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THE GUARDIAN

Introducing The Unsung Heroes of the Sea
There are many kinds of heroes in this world. There are the well-known lifesavers we encounter every day—firefighters, policemen and doctors—and then there are those who work mainly in the shadows, who will risk anything and everything to save total strangers under the most extreme and rare of circumstances. In this category are the Coast Guard's extraordinary but little-known Rescue Swimmers.

These brave men and women are an elite few possessing the uncommon physical and mental fortitude to free-fall from helicopters directly into raging seas and massive storm-floods to rescue those in harm's way, no matter the costs. Though rarely celebrated publicly, the Coast Guard saves in the vicinity of 5,000 lives and $2.5 billion worth of property in an average year—and during the devastating 2005 hurricane season, they rescued or evacuated an estimated 33,520 people in the Gulf States ravaged by Hurricane Katrina.

The teeth-gritting training program of the Rescue Swimmers is considered the toughest in all of the military—with nearly 50% of those who enter dropping out. And for those remarkable few who actually make it, what lies ahead are perilous missions in the darkest, coldest, roughest waters known to humankind, where they must battle disorientation, exhaustion, hypothermia and lack of oxygen while trying to help the stranded, the panicked and those who have given up all hope.

In just 20 years of existence, the Coast Guard Rescue Swimmer program has become one of the most respected in the entire military profession. The Rescue Swimmer program was first mandated by Congress in 1984, after a cargo ship tragically lost 31 crew members to stormy waters on the Eastern Seaboard with only one courageous but outmatched naval helicopter unit to assist. Since then, the Rescue Swimmer program—the only one of its kind open to both men and women—has developed into a crack unit called upon whenever disasters involving high water strike.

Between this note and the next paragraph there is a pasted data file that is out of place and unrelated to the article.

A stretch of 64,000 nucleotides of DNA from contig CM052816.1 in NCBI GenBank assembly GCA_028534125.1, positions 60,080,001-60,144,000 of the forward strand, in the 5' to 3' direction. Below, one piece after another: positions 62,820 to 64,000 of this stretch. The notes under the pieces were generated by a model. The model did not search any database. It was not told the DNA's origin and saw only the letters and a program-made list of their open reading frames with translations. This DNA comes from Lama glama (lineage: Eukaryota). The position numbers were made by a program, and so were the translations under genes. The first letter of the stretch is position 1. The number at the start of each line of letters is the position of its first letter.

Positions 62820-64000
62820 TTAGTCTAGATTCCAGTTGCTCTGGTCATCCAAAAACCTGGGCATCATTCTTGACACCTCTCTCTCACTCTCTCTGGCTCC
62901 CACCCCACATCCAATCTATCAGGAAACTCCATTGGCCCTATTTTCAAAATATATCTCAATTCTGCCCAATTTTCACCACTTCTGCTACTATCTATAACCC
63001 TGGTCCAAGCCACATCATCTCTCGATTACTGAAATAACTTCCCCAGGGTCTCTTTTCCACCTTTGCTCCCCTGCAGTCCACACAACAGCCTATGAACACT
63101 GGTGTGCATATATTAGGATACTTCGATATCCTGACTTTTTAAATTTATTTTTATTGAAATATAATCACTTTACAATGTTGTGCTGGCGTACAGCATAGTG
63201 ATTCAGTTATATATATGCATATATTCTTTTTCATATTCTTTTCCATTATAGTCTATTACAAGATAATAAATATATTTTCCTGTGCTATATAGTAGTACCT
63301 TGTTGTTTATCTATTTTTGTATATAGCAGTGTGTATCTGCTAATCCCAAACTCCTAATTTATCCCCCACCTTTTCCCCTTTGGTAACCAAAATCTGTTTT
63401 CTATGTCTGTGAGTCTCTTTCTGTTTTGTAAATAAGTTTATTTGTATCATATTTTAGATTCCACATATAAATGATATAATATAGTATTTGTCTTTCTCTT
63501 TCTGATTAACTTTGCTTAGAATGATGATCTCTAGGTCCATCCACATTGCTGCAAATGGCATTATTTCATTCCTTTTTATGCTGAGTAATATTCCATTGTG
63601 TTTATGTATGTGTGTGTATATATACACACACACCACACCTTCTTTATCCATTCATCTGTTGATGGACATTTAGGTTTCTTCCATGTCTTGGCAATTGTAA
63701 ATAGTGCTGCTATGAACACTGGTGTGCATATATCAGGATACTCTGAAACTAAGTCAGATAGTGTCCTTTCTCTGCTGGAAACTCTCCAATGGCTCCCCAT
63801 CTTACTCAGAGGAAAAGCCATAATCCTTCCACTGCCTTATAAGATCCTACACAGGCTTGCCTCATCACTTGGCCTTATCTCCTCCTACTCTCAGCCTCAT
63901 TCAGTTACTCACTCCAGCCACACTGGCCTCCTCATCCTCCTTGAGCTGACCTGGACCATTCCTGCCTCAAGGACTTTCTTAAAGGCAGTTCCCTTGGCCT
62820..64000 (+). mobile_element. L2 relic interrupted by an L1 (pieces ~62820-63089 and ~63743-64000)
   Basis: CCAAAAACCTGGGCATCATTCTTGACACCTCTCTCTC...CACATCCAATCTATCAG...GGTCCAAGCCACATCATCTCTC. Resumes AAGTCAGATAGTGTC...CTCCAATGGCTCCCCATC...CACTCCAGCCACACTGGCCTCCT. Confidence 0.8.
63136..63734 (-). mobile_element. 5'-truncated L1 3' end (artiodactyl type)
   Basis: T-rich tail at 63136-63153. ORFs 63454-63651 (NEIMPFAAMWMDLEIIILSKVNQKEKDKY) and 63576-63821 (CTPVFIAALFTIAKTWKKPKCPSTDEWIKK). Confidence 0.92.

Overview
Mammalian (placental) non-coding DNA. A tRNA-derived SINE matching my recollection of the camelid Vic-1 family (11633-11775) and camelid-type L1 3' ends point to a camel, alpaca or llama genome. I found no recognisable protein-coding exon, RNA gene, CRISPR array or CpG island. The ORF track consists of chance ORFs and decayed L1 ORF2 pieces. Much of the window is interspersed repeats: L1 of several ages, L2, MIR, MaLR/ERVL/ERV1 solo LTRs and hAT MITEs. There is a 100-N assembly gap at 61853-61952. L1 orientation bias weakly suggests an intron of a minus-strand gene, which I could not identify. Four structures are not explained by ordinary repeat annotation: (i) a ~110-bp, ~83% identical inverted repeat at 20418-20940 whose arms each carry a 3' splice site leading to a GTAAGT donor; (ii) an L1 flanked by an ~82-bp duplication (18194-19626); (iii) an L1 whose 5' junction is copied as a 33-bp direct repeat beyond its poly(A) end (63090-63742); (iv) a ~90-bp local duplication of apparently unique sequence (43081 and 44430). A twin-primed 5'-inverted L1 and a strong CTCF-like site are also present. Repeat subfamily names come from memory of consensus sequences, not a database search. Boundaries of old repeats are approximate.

Yet their code of quiet bravery has meant that their stories have rarely been told. Many Americans had never seen them in action until the unforgettable news clips of helicopters plucking victims from the rooftops and floodwaters of New Orleans. Now THE GUARDIAN story of a legendary Rescue Swimmer passing his torch to the next generation, brings out the heart of what makes Rescue Swimmers so fascinating: the indomitable human drive to help others.

The film's genesis began when screenwriter Ron L. Brinkerhoff was inspired to write a movie that would explore the nature of heroism but was in search of a fresh approach. "Cops and firemen have been done over and over, but the world of the Coast Guard Rescue Swimmer program had never been explored on screen,” he explains. "What I found most compelling is that the Coast Guard is the only branch of the military whose mandate is entirely to save lives…not take them.”

After beginning his research, Brinkerhoff decided to focus his screenplay on two men—one a revered veteran of fabled deep-water rescues nearing retirement, the other a bold, brash, self-assured young man just starting his training—and explore how bravery and wisdom are gained through their intense experiences. "In approaching the story, I wanted to kind of deconstruct the quintessential action hero,” says Brinkerhoff. "I wanted to highlight the physical, psychological and emotional toll this kind of profession takes and underline the remarkable sacrifices ultimately required of them as human beings.”

Early on, Brinkerhoff brought the idea to producers Tripp Vinson and Beau Flynn at Contrafilm, who coincidentally had themselves also been considering the world of Rescue Swimmers as the setting for a future film. "We were excited about the idea of combining dramatic human moments with a big action canvas,” says Vinson. "We also wanted to<

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